Archive for 'Tool Kit'

Home Health Coding: 3 Steps Pinpoint The Correct Dementia ICD-9

Posted on 20. Oct, 2009 by .


Hint: You’ll never report 294.1 alone.

If your patients’ physicians are like most, they document that patients have dementia but don’t provide specifics about the type or cause.

Problem: Without specifics, you are likely under-reporting patients’actual conditions. Follow this expert advice for greater dementia coding accuracy.

1. Go Back To The Source

If the physician determines that the patient has dementia and that’s all you have documented, report 294.8 (Other persistent mental disorders due to conditions classified elsewhere, or dementia NOS), says Lisa Selman-Holman, consultant and principle of Selman-Holman & Associates in Denton, Texas.

Symptom coding tip: If the doctor also lists symptoms, you should code for them separately. For example, list 297.9 (Unspecified paranoid state) for delusions. (more…)

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5 Fixes For Cost Report Breakdowns

Posted on 14. Oct, 2009 by .


Busted-up cost reports will wreck industry-wide havoc on home health reimbursement, so now’s the time to get your cost report engine purring smoothly.

Consultant Tom Boyd with Rohnert Park, Calif.-based Boyd & Nicholas offers these 5 tips for cost report success:

1. Understand accrual accounting. Using Medicare’s required accounting method isn’t optional. Providers using cash-based accounting need to learn how to do it correctly.

2. Don’t retro-fit your data. HHAs should keep a good chart of accounts as they go along. “A good chart of accounts allows the expenses to be recorded in a natural manner and [is] designed to flow into the cost report,” Boyd explains. (more…)

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Follow This Checklist To Keep Your Episodes From Overlapping

Posted on 07. Oct, 2009 by .


These 7 steps ensure you get all the payment you’ve earned.

The last thing you need is to lose out on reimbursement because you didn’t realize a patient is receiving care from another agency.

Regional home health intermediary Palmetto GBA offers this checklist to help you smoothly admit new patients — even those transferring from somewhere else:

— Log onto HIQH by typing “HIQH” on the main screen and entering the appropriate username and password.

— Fill in the appropriate beneficiary information required on the first screen and hit ENTER. Be sure to enter the start of care date in the APP FIELD.

— Review the information found on page 3 of HIQH to determine all prior home health episodes. Be sure to print out page 3 and date stamp it for the beneficiary’s records. Should a situation arise regarding a billing conflict this information will be requested by Palmetto GBA. (more…)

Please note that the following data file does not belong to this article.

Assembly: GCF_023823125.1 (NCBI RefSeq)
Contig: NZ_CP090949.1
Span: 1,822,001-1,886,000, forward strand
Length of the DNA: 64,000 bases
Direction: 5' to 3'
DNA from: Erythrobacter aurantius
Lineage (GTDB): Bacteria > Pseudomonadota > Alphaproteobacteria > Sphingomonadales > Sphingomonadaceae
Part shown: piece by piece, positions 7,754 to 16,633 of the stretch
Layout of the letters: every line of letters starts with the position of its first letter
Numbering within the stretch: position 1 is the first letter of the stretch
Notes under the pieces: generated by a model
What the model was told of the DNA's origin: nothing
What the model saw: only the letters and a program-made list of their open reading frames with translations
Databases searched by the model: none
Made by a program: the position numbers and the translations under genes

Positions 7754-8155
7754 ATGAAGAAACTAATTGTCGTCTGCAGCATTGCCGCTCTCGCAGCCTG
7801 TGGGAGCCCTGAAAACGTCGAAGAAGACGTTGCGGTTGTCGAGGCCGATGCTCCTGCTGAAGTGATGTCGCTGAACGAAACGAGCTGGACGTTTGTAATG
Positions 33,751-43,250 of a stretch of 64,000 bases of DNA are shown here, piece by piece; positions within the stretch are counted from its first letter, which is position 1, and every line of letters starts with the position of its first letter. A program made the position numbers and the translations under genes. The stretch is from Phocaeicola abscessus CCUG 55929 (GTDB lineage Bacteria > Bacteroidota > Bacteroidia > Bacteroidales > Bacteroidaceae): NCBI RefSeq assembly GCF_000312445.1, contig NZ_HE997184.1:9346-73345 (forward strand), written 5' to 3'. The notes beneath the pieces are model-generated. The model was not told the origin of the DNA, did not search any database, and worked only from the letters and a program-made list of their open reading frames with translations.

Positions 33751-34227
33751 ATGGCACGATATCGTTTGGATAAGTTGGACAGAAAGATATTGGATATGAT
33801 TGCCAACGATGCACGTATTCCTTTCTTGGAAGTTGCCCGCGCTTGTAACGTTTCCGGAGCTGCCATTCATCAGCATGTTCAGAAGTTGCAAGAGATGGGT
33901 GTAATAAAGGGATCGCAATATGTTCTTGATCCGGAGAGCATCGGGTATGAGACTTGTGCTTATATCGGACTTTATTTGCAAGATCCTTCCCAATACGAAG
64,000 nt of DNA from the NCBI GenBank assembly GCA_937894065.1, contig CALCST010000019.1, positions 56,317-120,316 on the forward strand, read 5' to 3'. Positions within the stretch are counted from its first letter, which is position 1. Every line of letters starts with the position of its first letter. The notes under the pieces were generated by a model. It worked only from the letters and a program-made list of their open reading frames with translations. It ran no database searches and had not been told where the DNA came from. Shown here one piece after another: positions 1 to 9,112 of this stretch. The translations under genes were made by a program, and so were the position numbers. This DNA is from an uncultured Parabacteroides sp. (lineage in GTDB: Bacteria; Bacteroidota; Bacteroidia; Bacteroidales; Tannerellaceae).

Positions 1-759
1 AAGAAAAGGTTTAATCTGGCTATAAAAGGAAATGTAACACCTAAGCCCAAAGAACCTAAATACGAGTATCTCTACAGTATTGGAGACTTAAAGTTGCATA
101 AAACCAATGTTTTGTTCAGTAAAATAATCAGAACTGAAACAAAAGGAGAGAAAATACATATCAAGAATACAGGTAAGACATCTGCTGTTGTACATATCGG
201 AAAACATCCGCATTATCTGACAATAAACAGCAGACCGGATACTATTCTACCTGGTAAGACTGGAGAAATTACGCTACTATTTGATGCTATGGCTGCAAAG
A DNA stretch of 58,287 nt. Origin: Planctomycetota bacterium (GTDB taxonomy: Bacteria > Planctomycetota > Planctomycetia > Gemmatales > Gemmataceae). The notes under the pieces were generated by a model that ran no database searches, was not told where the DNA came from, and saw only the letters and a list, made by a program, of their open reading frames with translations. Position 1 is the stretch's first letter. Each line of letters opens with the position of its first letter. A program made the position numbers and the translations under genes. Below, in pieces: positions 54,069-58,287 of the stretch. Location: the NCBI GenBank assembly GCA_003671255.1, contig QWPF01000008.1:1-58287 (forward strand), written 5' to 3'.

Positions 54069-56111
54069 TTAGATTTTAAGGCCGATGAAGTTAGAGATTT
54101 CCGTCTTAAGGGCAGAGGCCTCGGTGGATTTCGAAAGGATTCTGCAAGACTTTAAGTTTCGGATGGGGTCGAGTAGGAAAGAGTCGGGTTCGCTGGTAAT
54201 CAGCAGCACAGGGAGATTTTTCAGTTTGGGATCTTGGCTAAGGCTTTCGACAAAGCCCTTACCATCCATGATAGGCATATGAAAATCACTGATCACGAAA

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2010 ICD-9 Checklist for Home Health Coders & Billers

Posted on 30. Sep, 2009 by .


Hint: This year’s biggest change is process-related.

Each year, CMS announces changes to the ICD-9 code set. Make sure you know how to get ready for October 1st implementation with this handy list.

The trickiest change this year doesn’t have anything to do with a new code but is instead a process issue, says Lisa Selman-Holman, JD, BSN, RN, HCS-D, COS-C, consultant and principle of Selman-Holman & Associates in Denton, Texas.

The change: In past years, the effective date of the code set was based on the “from” date on the plan of care (the first date of the certification period). But this year it’s based on the date in MO090 (the date the assessment was completed). (more…)

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Hospice Documentation: Make Sure Your Verbal CTIs Contain These 7 Items

Posted on 23. Sep, 2009 by .


Here’s what to do when you can’t get a written CTI.

A valid certification of terminal illness is vital to your claims and your compliance record, but hospices often find it difficult to obtain a written CTI two days after hospice care is initiated or recertified. That’s when you can accept a verbal CTI, notes attorney Mary Michal with Reinhart Boerner Van Deuren in Madison, Wis. However, make sure your verbal CTIs contain these 7 elements, Michal recommends:

1. Patient’s name

2. Physician’s name

3. Patient’s terminal diagnosis or diagnoses

4. Patient’s prognosis of six months or less if the terminal illness runs its normal course (more…)

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Home Health Coding Quick Start Guide: Complicated Surgical Wounds

Posted on 16. Sep, 2009 by .


3 steps that heal your surgical wound coding woes, plus 2 scenarios to test your skills

Your patient’s surgical wound may be complicated, but coding for it doesn’t have to be. Follow three simple steps to make sure you’re accurately reporting all the care your agency provides.

1. Know When it’s Complicated

Acomplication is a problem that arises during the healing process of the initial surgical procedure which negatively impacts healing, says Judy Adams, RN, BSN, HCS-D, COS-C, president and CEO of Adams Home Care Consulting in Chapel Hill, N.C. For example, an infected surgical wound is considered complicated.

Tip: There’s no time limit to coding a surgical wound as complicated, Adams says. Even if the complication arises some time after surgery, you can still code for the wound as complicated. (more…)

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5 H1N1 Prevention Steps for Home Care Workers

Posted on 09. Sep, 2009 by .


Tis the season for ‘air kisses.’

What should caregivers in your HHA know about preventing swine flu? Homecare & Hospice News has rounded up some practical tips from the experts — plus the links to places that’ll keep you informed all flu season.